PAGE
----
"I would anticipate that through ongoing dialogue with Ngāti Kahungunu such values can be better understood, and appropriate measures can be considered through a collaborative process."
Waimarama mana whenua Robert MacDonald attended the meeting with Craggy Range, with Hastings District Council, Hawke's Bay Regional Council and Te Mata Park Trust representatives and said the new proposals were unexpected.
"As far as iwi was concerned remediating the track was the direction Craggy Range was going to take, and our position has not changed.
"You deal with people and you expect them to be honourable and say what they mean, and then they say something else.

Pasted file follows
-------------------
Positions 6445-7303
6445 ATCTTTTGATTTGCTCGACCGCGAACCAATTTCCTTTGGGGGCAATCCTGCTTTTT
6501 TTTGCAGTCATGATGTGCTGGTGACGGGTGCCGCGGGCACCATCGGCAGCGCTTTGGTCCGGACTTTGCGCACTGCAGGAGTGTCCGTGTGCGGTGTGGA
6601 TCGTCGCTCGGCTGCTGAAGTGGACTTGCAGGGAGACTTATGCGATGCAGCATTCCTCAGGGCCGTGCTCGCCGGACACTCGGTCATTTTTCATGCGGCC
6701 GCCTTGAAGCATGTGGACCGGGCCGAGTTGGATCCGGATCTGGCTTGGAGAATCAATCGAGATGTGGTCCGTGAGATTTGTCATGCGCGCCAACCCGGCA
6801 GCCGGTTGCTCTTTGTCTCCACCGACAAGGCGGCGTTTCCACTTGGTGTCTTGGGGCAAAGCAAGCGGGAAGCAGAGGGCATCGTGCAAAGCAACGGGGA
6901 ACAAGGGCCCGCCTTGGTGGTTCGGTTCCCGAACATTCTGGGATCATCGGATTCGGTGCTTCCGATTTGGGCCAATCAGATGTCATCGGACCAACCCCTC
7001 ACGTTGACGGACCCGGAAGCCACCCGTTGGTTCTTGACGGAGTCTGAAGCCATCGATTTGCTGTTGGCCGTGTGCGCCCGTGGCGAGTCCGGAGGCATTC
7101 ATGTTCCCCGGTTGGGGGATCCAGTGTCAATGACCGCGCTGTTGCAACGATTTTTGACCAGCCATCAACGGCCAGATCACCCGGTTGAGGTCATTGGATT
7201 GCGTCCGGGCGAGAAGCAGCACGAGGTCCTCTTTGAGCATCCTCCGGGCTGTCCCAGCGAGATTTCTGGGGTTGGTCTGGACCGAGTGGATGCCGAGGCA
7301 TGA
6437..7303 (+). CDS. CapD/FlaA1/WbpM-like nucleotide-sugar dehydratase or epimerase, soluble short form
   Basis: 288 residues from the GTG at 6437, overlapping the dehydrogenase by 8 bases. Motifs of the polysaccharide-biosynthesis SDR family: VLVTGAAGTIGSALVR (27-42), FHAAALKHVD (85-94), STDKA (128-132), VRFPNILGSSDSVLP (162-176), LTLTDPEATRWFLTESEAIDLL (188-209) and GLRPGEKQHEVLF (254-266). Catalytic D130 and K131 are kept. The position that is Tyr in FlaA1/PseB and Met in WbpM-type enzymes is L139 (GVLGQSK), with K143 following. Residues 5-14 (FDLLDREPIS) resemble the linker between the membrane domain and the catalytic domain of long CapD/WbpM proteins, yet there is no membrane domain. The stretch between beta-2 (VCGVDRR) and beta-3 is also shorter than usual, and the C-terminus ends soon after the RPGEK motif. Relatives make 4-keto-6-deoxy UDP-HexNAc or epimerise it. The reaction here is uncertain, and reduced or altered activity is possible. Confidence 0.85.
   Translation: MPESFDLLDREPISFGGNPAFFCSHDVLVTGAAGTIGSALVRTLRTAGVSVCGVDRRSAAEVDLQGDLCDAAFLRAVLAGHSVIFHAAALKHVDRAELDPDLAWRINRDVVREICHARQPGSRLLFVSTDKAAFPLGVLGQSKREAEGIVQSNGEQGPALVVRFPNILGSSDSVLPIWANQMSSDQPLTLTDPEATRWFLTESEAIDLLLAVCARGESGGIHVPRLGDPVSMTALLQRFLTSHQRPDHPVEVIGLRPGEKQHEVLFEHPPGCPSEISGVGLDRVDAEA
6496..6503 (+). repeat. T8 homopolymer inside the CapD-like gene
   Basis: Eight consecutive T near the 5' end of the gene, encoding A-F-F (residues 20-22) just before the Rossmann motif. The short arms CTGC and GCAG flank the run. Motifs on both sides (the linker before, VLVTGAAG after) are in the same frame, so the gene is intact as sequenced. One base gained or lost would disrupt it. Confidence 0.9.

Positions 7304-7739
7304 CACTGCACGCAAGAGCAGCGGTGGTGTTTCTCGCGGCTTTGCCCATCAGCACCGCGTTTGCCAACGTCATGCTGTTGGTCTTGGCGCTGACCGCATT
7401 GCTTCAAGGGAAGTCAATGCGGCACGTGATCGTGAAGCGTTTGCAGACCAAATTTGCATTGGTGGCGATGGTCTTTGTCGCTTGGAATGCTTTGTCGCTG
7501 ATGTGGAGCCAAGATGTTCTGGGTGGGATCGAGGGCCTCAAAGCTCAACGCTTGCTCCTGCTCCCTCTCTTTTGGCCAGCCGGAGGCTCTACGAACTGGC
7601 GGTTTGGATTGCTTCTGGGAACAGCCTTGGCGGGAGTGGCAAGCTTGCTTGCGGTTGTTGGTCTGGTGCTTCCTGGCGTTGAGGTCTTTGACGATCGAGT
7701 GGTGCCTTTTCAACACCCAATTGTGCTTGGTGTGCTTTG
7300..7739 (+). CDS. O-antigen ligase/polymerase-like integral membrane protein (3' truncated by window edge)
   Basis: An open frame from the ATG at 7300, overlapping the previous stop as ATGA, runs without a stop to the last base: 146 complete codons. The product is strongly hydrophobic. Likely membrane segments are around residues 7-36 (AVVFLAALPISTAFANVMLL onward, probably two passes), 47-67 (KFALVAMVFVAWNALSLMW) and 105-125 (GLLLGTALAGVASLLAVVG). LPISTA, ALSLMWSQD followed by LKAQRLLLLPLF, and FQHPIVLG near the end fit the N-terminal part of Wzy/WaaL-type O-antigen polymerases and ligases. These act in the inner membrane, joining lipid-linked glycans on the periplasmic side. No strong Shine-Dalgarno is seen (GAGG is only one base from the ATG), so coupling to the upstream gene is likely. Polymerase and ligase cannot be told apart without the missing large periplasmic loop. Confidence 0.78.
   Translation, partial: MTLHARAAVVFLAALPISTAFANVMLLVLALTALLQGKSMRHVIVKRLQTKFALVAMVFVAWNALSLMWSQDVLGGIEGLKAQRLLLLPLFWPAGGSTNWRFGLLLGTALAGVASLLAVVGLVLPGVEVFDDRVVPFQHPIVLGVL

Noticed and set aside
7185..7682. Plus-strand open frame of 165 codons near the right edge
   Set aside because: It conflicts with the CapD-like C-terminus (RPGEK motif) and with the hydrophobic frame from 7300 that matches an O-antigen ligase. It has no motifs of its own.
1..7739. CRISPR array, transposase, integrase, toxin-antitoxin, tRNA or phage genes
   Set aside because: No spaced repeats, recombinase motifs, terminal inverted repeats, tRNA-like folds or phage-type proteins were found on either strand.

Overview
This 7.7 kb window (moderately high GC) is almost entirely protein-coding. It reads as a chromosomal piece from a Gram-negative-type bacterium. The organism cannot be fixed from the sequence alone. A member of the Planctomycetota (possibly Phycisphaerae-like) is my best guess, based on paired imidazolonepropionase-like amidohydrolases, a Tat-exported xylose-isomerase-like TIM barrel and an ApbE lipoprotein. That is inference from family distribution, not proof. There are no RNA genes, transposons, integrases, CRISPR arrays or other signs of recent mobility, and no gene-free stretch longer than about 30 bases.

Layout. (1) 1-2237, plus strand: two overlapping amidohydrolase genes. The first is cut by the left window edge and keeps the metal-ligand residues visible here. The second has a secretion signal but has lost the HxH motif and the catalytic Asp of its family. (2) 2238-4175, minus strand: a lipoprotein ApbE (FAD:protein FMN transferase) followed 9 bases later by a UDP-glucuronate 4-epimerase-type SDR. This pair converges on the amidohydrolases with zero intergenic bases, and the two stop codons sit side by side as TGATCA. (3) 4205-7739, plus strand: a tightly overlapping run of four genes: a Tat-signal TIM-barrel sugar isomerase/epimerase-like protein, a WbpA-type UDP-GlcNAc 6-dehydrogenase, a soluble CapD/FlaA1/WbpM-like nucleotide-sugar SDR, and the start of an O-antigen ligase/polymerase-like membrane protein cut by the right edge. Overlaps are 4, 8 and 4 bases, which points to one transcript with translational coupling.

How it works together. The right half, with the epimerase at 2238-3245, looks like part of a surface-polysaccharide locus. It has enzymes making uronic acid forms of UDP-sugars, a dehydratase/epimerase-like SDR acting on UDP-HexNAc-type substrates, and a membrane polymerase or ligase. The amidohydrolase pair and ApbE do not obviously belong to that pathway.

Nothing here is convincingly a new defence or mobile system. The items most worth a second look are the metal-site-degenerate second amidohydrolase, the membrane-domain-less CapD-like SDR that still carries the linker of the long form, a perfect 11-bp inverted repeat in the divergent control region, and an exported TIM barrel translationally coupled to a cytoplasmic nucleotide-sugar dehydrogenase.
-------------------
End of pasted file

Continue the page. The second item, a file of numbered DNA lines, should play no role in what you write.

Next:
"It's disappointing - if Craggy Range had acted in good faith from the start we would not have this problem."
Te Taiwhenua o Heretaunga Te Kaihautū Marei Apatu said it was remiss of the winery not to talk to iwi, who had been under the impression the track would be remediated.
"Our position has clearly been that we want reasonable practical remedial steps taken to fill the track back in - that's our bottom line proposition.
"It was my understanding and that of others from mana whenua since February this year that this was going to be the process going forward - not to come back with five other options."
He said that in earlier discussions iwi had been forthcoming with steps on how Craggy Range could keep mana whenua in the loop and understand the cultural issues.
"They have chosen to ignore that and go on another leg of the journey - it's a demonstration of arrogance."